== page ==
Students Marc Spooner (right) and Derek Hansen present a case they are working on during a School of Law commutation clinic November 22, 2011 at the School of Law.

11 Federal Inmates Freed From Prison Thanks to St. Thomas Law Clinic, Alumni

When President Barack Obama granted clemency to 325 federal inmates in the month of August, University of St. Thomas School of Law professor Mark Osler and several of his former students finally saw the fruits of their labor—some more than five years in the making. On Obama’s list were the names of 11 men whose freedom they helped make possible.

Through their work as clinical student attorneys in the Federal Commutations Clinic at St. Thomas Law, alumni Marc Spooner ’12, Ashley Bennett ’13, Derek Hansen ’13, Allison Kadrmas ’14, Nicole Swisher ’14, Eric Hylok ’15, Brittany Sandager ’15, Jamie Waldon ’15 and Natasha VanLieshout ‘16 directly impacted the lives of six men who were freed. An additional five men were helped by Waldon through his work with the Clemency Resource Center at New York University, a pro bono law office co-founded by Osler, the Robert and Marion Short Distinguished Chair in Law, where Waldon works alongside Hylok and four other fellows. A sixth client of Waldon was granted a sentence reduction in November from life to 175 months.

Among the names on the list is Charlie Lawuary. It’s his case that serves as proof to Waldon and Hylok of the impact law students can have on those in need of legal service. Lawuary was the client who came before all the others they’ve helped in their first year as working lawyers—he was their introduction to federal commutations.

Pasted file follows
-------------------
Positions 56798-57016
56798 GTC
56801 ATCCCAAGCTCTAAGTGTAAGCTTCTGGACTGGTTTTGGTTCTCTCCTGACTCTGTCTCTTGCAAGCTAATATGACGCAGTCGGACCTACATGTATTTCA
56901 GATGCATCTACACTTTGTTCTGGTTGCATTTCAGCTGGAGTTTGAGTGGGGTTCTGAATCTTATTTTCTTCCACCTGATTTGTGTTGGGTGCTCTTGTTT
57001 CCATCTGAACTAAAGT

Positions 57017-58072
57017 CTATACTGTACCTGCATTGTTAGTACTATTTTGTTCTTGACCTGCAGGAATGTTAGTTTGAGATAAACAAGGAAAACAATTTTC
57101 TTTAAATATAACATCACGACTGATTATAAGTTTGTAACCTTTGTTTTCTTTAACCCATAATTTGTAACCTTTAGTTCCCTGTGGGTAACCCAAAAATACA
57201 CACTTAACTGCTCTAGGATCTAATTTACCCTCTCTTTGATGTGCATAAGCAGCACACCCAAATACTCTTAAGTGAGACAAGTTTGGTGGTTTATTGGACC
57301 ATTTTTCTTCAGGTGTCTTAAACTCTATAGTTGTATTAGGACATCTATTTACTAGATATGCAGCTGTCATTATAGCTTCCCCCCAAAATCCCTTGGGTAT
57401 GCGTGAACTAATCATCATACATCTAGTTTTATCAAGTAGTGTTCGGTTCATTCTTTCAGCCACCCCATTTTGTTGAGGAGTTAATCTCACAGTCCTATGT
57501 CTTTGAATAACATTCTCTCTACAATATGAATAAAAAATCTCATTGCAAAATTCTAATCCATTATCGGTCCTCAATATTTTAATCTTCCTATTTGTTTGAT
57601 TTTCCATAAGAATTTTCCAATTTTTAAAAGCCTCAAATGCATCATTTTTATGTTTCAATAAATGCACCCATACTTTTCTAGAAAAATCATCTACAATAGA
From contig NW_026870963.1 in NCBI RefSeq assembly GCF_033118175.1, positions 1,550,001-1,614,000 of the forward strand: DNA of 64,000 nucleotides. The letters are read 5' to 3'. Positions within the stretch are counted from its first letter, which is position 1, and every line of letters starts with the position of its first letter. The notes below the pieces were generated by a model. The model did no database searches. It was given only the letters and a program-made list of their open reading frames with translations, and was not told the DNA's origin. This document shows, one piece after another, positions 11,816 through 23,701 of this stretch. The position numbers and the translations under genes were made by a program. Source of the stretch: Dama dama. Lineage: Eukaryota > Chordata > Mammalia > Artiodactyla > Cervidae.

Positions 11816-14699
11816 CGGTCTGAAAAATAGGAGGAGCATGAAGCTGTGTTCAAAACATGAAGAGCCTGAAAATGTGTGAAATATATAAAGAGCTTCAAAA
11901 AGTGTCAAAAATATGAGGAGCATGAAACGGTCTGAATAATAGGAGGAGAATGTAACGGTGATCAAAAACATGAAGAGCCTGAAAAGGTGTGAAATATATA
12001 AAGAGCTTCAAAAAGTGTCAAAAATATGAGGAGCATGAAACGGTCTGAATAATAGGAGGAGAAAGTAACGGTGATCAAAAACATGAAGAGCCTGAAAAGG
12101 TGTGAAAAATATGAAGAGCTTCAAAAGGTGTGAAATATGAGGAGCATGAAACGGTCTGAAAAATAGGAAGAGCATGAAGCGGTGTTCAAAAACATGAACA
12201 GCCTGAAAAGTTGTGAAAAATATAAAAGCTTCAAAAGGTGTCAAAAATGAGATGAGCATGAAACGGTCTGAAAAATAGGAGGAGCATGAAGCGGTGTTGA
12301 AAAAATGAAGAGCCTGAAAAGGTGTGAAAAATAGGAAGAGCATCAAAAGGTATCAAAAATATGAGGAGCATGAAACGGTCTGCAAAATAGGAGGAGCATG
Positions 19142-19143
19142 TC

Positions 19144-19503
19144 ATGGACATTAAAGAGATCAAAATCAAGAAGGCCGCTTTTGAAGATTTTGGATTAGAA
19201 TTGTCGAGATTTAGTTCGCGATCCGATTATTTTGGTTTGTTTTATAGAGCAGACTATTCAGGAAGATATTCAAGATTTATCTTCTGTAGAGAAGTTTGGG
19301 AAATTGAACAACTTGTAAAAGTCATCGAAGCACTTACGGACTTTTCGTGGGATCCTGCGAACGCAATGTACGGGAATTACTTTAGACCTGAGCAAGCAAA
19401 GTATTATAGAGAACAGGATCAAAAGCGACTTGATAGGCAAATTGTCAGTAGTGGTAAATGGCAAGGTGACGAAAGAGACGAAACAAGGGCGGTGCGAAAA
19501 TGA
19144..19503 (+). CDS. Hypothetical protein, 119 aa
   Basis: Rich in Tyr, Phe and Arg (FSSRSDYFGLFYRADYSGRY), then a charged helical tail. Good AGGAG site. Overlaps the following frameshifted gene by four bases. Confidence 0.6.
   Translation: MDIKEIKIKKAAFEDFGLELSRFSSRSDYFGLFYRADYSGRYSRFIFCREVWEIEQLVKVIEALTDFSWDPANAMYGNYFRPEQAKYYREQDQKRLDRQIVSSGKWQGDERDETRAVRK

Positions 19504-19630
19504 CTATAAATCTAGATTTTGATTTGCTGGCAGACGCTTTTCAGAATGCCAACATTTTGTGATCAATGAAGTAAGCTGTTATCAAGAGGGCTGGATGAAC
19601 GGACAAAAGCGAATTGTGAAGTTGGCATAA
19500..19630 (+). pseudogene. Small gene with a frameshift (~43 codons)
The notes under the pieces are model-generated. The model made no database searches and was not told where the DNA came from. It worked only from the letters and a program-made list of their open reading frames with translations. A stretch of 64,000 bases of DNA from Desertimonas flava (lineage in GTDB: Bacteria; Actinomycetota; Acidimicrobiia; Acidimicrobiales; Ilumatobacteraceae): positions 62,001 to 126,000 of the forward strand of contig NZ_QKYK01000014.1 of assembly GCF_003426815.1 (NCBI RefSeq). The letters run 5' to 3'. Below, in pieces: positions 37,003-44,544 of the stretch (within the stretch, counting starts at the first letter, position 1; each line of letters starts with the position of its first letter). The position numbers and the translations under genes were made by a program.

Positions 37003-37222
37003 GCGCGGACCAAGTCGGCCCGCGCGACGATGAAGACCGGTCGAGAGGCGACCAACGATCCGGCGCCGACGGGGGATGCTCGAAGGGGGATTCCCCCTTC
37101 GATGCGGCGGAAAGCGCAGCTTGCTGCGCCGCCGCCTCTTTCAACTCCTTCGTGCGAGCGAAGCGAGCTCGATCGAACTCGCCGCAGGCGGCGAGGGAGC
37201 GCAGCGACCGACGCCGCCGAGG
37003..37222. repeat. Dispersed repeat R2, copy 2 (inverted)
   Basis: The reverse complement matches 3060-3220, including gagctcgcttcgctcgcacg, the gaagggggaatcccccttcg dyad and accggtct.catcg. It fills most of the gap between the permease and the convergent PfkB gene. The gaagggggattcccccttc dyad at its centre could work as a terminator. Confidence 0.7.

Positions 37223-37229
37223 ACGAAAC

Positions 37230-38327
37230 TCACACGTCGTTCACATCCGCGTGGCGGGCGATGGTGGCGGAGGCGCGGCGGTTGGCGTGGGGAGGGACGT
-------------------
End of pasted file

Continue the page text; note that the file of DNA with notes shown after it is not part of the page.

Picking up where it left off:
An Illinois man who was given a life sentence for possession with intent to distribute crack cocaine in 1997, Lawuary needed help evaluating and preparing his petition for commutation when he came to the Federal Commutations Clinic for help in 2014. The first law school clinic in the nation to specialize in federal commutations, St. Thomas serves a real need among federal inmates in this area. Law students who work in the clinic—like Waldon and Hylok—meet with clients and prepare narratives that tell the petitioner’s story and makes the case for their early release.

The terms of Lawuary’s sentence were mandated by the 100-to-1 ratio between crack and powder cocaine in the federal sentencing guidelines—the same rule Osler played a role in striking down when he won Spears v. United States in the U.S. Supreme Court 12 years after Lawuary’s conviction. The 2010 Fair Sentencing Act opened the door for the commutation of sentences like his, and Waldon and Hylok prepared his petition for clemency.

Lawuary will be released Aug. 3, 2018.

Following graduation from law school in May 2015, Waldon and Hylok went directly to work for the CRC, working exclusively on preparing petitions for federal clemency. This professional endeavor is an extension of the work they began as clinical attorneys under Osler’s direction. For more of their story, told in their own words, visit the St. Thomas Law website.

A complete list of all clemency grantees is available on the Office of the Pardon Attorney website.

This story was originally posted Aug. 8, 2016, and referenced six inmates helped by St. Thomas Law Professor Mark Osler and his former students. It was updated Sept. 1, 2016, to add three additional Federal Commutations Clinic clients and two additional clients of Jamie Waldon who were included in President Obama's second batch of clemency grants in the month of August. It was again updated Nov. 23, 2016, to note an additional client of Waldon who received a sentence reduction.